Cover photo: If Not Now, Then When? By Lucie Chan
Written by Natasha Ponda
Curation and collection choice is a deliberate practice that gives form to ideas and invites new connections. With eight years in the making, I recently witnessed the result of a mass commitment to a singular mission: to broaden acquisitions that raise new voices – to expand perspectives of eclectic art from diverse backgrounds.
The backbone of New Acquisitions, the current exhibition at the Burnaby Art Gallery, is a spotlight on art produced by the hands of women, Indigenous artists, and artists of colour.
Many of the featured artists retell their personal history by applying artistic interpretation to established traditions. In turn, producing contemporary inflections onto cultural custom.
One such example is a pixelated rug inspired by the age-old Afghan tradition.
To create the piece, Afghan-Canadian artist, Shaheer Zazai, typed 2,013 dots and spaces into a Microsoft Word document. Then assigning colour, deliberate placement and direction to each mark. The outcome creates a technological render of a woven Afghan rug.
Zazai devotes himself to honouring tradition. Replicating the painstakingly slow process of weaving by refusing to use copy and paste functions, placing each mark by hand.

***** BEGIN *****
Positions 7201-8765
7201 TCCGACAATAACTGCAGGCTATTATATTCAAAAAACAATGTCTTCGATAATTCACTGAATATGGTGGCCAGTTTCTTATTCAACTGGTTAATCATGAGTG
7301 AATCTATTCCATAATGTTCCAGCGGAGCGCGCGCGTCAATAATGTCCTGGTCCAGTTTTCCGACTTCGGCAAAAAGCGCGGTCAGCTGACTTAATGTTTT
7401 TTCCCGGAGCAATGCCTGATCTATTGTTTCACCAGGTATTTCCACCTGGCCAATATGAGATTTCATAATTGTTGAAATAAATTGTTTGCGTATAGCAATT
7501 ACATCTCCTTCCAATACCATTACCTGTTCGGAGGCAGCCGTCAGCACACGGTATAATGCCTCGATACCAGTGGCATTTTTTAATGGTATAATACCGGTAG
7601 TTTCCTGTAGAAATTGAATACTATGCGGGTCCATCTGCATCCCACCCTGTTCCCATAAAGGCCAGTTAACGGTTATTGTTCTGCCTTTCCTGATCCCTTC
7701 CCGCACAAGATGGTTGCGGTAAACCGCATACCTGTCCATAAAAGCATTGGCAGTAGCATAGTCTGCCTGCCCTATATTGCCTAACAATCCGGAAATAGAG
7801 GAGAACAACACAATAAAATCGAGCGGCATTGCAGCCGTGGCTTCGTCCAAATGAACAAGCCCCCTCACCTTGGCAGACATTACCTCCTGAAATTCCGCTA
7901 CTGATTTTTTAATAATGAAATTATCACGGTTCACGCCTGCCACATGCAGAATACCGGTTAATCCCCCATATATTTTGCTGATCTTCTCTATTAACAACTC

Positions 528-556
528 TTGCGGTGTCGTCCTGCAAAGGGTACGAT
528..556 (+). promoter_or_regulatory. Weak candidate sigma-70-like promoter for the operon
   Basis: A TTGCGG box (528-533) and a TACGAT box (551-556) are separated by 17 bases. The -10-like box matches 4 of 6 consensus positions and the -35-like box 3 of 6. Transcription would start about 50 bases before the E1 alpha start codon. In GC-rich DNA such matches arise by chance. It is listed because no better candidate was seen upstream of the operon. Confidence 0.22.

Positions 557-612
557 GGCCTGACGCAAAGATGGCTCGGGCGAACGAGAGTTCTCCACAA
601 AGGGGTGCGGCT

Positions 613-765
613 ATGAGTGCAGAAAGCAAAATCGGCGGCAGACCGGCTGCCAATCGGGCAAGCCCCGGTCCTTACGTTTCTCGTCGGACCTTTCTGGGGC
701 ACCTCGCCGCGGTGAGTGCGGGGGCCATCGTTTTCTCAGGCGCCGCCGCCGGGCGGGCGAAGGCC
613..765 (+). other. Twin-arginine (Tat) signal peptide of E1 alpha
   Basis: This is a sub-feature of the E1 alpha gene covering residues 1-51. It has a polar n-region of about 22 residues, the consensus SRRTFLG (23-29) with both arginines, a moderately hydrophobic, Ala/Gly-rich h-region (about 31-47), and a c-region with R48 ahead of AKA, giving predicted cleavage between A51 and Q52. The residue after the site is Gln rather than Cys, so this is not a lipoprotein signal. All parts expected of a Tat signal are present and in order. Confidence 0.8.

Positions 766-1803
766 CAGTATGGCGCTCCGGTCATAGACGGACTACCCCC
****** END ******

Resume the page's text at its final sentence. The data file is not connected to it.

He furthers this dialogue between the digital and the traditional by transcribing the works onto graph sheets, to then be woven by expert weavers in Kabul. Zazai describes the process to the feeling you get when “writing a letter home and hearing back.”
The exhibition is a space to celebrate vastly varied approaches to realizing identity. Within the eclectic collection, the concept of being different than those around you is never a cause of isolation.
You walk through an interweaving of history, experience, and art practice furnishing both the downstairs and upstairs space.
As you explore each floor you’ll be cast into the far past as well as recent memories. Travel back to discover woodblock prints of c.1770 Japan, or reconnect to a former you through the lockdown-era art of 2020.
The Gallery resides within the Fairacres Mansion on the stunning grounds around Deer Lake. Once an unusually large house wrought with rich history, now provides a perfect home-like feeling – a personal setting to engage with the visual narratives housed within the open and bright interior.
For a quieter, intimate viewing, it’s best to go during the week.
New Acquisitions is on now Until January 23, 2022
Burnaby Art Gallery
6344 Deer Lake Ave, Burnaby, BC
The post Burnaby Art Gallery Acquires New Voices and Expands Direction appeared first on West Coast Curated.